#5 is a .38 Colt, 'REM-UMC' on top, '38 COLT NP' on the bottom(NP for New Police?)
#6 is a 9mm blank, 'R-P' on top and '9mm LUGER' on the bottom.

The last two(for now) are interesting:

The first is(I believe) a 9mm rimfire shotshell. I've seen them in all-metal cases before, but not a metal/paper case. The second is a rimfire, and appears to be a heeled bullet like a .22 rimfire with external lube grooves. Which would, I think, make it produced in the 1800's. Bullet is .376" diamater, overall length is 1.39". Headstamps:

There's a WHOLE bunch of other stuff in this box, I'll be posting more pictures as I have time and get them cleaned up enough to see what they are.

Found a couple of good columns

from a guy named George Jonas up in Canada. Couple of good bits:
Guns in the hands of law-abiding citizens pose little danger to public safety. (Less danger, to be statistically precise, than unattended swimming pools.) In fact, from the point of view of public safety, the worst combination is armed criminals confronting unarmed citizens.

Yet this is all our current gun control laws can possibly achieve: Armed criminals confronting unarmed citizens. The 1993 Brady Bill was no exception. It could do nothing but add some annoyance and red tape to the life of a law-abiding person who wished to purchase a gun.(from here)


I visited the home of a police chief in the 1970s. He lived in a big house outside metropolitan Toronto, and had a gun in every room of his home. He also had four or five healthy Dobermans that roamed the grounds freely at night.

"Gee, Chief," I said to him, "look at all these guns and dogs. Why don't you just run a direct line to your merry men?" "They can't fly," he replied, "as fast as a bullet."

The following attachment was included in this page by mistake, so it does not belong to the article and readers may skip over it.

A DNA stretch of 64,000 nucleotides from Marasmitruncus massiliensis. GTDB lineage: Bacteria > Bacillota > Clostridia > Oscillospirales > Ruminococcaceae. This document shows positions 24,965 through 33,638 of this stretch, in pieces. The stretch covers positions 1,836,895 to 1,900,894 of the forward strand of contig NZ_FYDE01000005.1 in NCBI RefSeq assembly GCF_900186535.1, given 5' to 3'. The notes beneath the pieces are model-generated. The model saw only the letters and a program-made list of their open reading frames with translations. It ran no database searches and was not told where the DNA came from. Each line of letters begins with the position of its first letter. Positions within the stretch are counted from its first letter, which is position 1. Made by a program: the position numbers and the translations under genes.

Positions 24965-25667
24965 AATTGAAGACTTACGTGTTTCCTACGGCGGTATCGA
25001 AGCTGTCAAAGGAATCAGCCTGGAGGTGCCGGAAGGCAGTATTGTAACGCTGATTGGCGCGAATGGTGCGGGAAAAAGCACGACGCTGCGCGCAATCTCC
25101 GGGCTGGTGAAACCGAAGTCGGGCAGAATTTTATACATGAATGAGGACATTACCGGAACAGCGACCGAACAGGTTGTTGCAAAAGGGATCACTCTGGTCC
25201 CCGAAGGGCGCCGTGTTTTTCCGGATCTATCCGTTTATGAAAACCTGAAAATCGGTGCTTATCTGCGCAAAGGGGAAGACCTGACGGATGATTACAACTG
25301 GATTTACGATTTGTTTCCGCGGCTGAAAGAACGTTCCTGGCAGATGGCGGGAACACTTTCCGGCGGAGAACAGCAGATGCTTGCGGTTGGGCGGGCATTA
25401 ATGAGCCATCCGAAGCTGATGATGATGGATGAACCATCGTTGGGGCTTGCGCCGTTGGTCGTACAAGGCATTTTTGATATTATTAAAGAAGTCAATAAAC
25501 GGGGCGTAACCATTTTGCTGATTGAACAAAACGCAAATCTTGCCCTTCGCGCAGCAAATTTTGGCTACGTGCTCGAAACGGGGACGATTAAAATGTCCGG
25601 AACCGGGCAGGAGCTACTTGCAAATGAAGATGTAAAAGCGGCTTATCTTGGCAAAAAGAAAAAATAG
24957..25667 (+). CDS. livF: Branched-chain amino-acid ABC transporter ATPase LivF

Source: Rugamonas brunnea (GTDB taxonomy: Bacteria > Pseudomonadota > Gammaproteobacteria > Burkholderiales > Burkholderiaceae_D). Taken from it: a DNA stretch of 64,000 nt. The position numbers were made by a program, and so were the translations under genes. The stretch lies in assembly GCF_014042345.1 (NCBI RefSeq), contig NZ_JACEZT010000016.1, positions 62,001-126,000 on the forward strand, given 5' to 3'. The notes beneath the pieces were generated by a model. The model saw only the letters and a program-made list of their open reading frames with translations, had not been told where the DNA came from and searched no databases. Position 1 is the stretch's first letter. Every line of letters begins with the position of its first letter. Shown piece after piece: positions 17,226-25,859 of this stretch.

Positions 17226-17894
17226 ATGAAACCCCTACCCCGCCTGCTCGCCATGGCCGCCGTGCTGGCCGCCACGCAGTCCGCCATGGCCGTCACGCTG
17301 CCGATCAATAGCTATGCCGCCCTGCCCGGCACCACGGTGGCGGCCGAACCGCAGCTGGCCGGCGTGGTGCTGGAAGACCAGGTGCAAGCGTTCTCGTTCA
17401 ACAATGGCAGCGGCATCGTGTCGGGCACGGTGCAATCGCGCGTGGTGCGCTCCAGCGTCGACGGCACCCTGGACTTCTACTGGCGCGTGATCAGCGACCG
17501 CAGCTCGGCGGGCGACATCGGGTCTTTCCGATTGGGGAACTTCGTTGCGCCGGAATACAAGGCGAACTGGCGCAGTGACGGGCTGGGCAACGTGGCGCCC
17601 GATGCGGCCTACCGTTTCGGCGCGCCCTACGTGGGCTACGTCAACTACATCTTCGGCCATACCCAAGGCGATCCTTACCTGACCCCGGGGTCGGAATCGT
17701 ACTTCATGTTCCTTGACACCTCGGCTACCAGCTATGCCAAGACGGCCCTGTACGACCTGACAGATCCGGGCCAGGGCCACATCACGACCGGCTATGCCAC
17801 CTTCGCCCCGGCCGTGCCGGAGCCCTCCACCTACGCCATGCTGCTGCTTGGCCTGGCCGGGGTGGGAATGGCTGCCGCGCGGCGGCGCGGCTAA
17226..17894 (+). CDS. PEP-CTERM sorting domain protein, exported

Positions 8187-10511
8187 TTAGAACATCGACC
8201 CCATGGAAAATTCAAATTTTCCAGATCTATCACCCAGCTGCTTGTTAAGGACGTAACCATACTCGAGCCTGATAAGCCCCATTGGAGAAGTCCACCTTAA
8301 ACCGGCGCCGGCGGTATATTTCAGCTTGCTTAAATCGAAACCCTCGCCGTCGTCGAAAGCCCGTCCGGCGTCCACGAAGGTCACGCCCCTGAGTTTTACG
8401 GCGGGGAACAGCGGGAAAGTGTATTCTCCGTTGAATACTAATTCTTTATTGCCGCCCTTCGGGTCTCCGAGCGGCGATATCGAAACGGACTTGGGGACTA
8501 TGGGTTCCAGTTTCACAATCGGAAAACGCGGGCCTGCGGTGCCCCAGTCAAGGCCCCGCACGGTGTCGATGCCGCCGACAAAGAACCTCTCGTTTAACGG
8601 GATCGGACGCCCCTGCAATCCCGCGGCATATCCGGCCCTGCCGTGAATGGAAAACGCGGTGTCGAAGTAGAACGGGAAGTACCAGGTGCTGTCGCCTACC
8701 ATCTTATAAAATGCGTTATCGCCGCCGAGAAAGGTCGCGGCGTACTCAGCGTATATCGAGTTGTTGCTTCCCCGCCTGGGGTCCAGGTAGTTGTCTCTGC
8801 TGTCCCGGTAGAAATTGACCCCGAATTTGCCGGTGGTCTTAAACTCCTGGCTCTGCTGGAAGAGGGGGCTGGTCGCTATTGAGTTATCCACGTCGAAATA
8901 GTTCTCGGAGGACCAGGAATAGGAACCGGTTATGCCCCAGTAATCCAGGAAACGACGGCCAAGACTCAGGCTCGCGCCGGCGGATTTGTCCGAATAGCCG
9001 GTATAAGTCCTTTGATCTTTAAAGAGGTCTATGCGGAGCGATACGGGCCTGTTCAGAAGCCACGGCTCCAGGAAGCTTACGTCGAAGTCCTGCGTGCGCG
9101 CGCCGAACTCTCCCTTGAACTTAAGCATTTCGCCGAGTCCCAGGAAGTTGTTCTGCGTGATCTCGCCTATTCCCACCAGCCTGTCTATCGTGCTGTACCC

I didn't blame the Chief for wanting to hang on to his life or to his silver, but it irked me that he didn't like the rest of us having similar ambitions.(from here)

Found through a link from the Relapsed Catholic

Sometimes 'Mythbusters' makes me want to scream

and yell at the screen. Other night had the chance to see an episode where they tried some firearms stories and a 'can hammers break each other' . Usually I wouldn't go into this, but there were a couple of things that I have to comment on(No, I'm not going to their website and posting on it; I'm sure the points have been brought up, except for maybe the last).

On firearms, they tried to shoot through a scope with another rifle from 100 yards, I think(missed the first minute or two) trying to duplicate that one scene in Saving Private Ryan. They repeatedly hit the scope, but no shot made it all the way through to hit the head of the 'shooter'. I didn't hear them say what caliber the rifle they were shooting was, or what kind of bullet used. The one case of this happening I've read of involved Carlos Hathcock firing at a VC sniper using a 91/30 Mosin Nagant with a PU scope. Hathcock was using a .30-06 firing a 172-grain match bullet; the PU scope has a fairly heavy steel tube. I'd like to see the test done with that setup.